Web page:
within the Iraqi government, political maneuverings within Baghdad, but also pressure from the
U.S. peace movement three years ago, four years ago, which was very strong in this country.
Of course, it's not there anymore, but that treaty is on the books with an Iraqi government
that is increasingly aware of crimes committed by U.S. troops and mercenaries in Iraq. And
as this withdrawal has been happening, there's of course been increasing recognition that
as U.S. troops leave, chaos doesn't take over. In fact, violence goes down. This has been
a gradual lesson that has been learned over the past few years here.
JAY: Now, the other legacy of all this is that this war took place, hundreds of thousands
of people were killed, although when President Obama spoke about it recently, if I understand
correctly, he didn't even mention the Iraqi deaths; he just went through the casualties
on the American side. But there's been no accountability at all for why and how this
war began, the fact that it began with such deception and all the rest. In terms of its
ongoing legacy, is this not perhaps the most dangerous part of it?
SWANSON: I think that there is a positive legacy here, in that a large percentage of
the public in this country and in many other countries was made very much aware of lies
taking us into war. And I've argued, of course, that this was typical, that every war involves
lies. But there was a very widespread understanding, because there were such blatant lies that
were quite easily and swiftly disproved, specifically about the weapons and the ties to 9/11. And
that was very helpful. That's helped keep us out of Iran thus far. But the flip side,
of course, is that there's been no accountability, there's been no--no one has been held responsible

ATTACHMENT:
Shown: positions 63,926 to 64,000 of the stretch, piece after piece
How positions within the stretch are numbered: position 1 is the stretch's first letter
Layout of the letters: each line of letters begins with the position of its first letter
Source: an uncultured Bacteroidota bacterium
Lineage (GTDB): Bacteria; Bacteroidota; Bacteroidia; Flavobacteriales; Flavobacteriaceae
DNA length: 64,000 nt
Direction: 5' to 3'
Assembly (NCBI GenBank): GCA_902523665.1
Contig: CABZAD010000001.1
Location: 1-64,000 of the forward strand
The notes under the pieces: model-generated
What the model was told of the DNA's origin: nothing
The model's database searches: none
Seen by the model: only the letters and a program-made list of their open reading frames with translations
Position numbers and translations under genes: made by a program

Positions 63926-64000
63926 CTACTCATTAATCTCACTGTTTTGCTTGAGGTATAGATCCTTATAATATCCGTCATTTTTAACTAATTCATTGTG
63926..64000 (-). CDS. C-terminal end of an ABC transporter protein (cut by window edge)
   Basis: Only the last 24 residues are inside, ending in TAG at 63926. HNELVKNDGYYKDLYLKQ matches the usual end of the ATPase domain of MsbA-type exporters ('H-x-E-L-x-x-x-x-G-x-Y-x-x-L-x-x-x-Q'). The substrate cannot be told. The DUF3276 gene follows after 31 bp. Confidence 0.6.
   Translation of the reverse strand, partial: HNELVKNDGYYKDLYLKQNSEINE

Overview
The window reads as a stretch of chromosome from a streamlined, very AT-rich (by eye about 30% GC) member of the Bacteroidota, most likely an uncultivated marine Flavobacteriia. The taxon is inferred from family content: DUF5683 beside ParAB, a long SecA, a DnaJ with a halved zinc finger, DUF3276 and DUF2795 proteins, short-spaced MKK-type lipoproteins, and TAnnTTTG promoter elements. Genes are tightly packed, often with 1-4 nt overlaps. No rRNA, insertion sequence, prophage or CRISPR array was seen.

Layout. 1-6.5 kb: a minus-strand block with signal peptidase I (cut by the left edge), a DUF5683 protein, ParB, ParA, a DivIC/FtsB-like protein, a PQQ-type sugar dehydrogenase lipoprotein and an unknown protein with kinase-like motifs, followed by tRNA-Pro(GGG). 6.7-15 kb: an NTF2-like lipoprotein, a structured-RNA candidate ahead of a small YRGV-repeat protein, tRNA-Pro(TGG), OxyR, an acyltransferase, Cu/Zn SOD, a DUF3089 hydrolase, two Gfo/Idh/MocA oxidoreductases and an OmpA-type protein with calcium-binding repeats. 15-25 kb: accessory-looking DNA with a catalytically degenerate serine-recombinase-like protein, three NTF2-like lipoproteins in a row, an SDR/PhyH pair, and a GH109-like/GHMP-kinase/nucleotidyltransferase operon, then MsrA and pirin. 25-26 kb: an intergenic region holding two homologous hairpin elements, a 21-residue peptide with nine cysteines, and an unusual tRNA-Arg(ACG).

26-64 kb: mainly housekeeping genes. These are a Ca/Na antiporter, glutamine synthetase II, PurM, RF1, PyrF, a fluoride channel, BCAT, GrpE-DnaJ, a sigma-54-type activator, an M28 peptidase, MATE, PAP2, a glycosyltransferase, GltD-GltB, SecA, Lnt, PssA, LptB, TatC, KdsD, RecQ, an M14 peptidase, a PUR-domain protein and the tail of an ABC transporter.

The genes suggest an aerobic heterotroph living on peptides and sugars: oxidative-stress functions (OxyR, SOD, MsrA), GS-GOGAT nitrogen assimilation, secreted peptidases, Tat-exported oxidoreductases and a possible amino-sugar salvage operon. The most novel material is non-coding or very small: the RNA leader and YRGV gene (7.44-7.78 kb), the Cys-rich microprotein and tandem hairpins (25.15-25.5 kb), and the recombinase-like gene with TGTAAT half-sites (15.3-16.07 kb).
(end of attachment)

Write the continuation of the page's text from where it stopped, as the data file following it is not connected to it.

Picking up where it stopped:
or prosecuted for the crime of war-making or any of the atrocities or the lying to Congress
or the defrauding of Congress or anything else. There's been blanket immunity. And there's
been huge pressure by our State Department, as revealed in part by WikiLeaks, to pressure
other countries not to hold our officials accountable in any way. Meanwhile, we have
millions of Iraqis still not returned. We have a nation in ruin. We have, by most serious
estimates, well over a million Iraqis killed. And we have a huge number of U.S. troops who
were not killed, damaged by brain damage and PTSD, who are not receiving treatment, and
in many cases are being sent back into the global war on terror.
JAY: And the narrative now seems to be from the White House it was essentially a success,
and to say otherwise means you don't support the troops, and that's history, folks.
SWANSON: Right. This is a president who years ago, several years ago now, called this a
dumb war, as if there were dumb wars and smart wars, but who as president has revived the
very arguments about the weapons and the ties to 9/11 and the rest of it that were so clearly
denounced and led to those charges of this being a dumb war. And he's transitioned to
Afghanistan and to Libya and to the world at large based on these arguments around 2011--excuse
me, 2001 and 2003. Remember, another way in which the Iraq War is not ending is that the
authorization to use military force from 2003 is remaining in place, and the Senate voted
down a measure from Senator Paul that would have repealed that authorization to use military
force, because that operation is being expanded to everywhere forever, not Iraq for a certain
period of time.
JAY: Thanks for joining us, David.
SWANSON: Thank you.
JAY: Thank you for joining us on The Real News Network. And don't forget, this is our